Niagara-on-the-Lake resident Gracia Janes has been chosen as the 2019 Living Landmark Award recipient by the Niagara Foundation.
The not-for-profit organization, which advocates for preservation of heritage lands in town, has been recognizing NOTL residents who have made outstanding contributions to the quality of life in Niagara since 2006, according to the organizers.
As a president of NOTL Conservancy Group, Janes has been a vocal advocate for the town’s historic preservation and provided input on the town’s official plan.
Janes accepted the award at a reception held at Navy Hall Saturday night.
“I’m very honoured. This group, the foundation, is terrific,” Janes told The Lake Report. “Other groups come and go, but we’re still here. And I would say we’ve done some of the significant heritage saving in this town.”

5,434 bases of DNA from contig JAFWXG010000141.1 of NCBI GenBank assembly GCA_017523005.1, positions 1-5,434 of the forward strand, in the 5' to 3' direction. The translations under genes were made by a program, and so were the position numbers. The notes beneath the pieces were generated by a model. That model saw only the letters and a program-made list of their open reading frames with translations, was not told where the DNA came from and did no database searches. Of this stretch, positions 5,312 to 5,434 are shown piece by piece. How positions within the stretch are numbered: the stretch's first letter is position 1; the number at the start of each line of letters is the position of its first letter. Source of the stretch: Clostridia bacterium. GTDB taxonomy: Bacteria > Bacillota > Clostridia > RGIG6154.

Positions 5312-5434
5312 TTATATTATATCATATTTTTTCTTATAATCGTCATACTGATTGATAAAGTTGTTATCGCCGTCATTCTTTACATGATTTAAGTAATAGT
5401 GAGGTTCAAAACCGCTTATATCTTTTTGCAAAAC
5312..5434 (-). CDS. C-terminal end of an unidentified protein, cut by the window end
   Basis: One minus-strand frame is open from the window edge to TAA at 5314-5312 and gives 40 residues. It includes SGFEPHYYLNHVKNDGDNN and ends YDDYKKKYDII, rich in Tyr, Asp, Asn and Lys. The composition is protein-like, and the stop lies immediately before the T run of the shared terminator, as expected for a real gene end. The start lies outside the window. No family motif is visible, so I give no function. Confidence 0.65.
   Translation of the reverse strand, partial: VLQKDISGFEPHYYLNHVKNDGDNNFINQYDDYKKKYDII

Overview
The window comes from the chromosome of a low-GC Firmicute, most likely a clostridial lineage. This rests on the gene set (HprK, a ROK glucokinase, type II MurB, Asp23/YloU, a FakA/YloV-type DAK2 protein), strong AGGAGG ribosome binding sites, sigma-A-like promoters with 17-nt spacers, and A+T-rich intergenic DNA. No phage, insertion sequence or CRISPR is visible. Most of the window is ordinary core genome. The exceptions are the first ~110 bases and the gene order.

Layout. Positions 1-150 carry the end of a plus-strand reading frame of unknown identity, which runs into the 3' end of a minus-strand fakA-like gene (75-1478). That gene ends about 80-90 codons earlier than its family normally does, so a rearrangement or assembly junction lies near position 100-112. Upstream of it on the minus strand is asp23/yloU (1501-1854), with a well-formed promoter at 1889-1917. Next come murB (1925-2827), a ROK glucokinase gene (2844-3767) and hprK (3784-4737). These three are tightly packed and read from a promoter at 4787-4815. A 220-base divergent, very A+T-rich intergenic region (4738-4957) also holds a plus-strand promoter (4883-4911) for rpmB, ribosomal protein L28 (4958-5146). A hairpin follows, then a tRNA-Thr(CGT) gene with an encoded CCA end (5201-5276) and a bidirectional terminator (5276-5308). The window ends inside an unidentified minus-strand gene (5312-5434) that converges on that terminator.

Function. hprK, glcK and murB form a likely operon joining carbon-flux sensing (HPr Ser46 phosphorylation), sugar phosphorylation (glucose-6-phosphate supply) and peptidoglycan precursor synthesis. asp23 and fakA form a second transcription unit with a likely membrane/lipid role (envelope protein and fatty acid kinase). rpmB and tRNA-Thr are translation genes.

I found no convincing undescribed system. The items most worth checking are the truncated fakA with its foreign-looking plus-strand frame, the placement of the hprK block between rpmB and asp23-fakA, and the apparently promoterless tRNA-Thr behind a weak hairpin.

Janes recalled the Conservancy group’s victory when the Ontario Municipal Board prevented the King’s Point condominium development which allowed the community to “save the views” of Fort Niagara across the river.
Another memorable experience was when the group persuaded the OMB to not include the Commons in the urban boundaries, she said.
“Those are the two most spectacular things we’ve done,” Janes said.
One of the foundation directors and 2017 award winner Richard Merritt said the board takes into account who has contributed to the community when choosing a recipient.
“That can be philanthropy, donating funds or giving time to various historical or cultural events over the years,” Merritt told The Lake Report. “Gracia Janes has been very active in all kinds of things in the community, a real activist.”
Previous award recipients have also included Judy MacLachlan, Norma Jane Lowrey and Blair Harber, Gary Burroughs, Debi Pratt, Jim Smith, Peter Stokes, Christopher Newton, Joy Ormsby, John Walker, Calvin Rand, Donald Combe, Norm Howe and Gerry Wooll.
NOTL resident Peter Howe said Janes, along with his mother Margherita Howe, and Laura Dodson, was on the forefront preserving and advocating for the town’s heritage.
“These women are pioneers who have advanced heritage preservation for 35 years in town and the community owes a debt to them which can never be understood,” he told The Lake Report.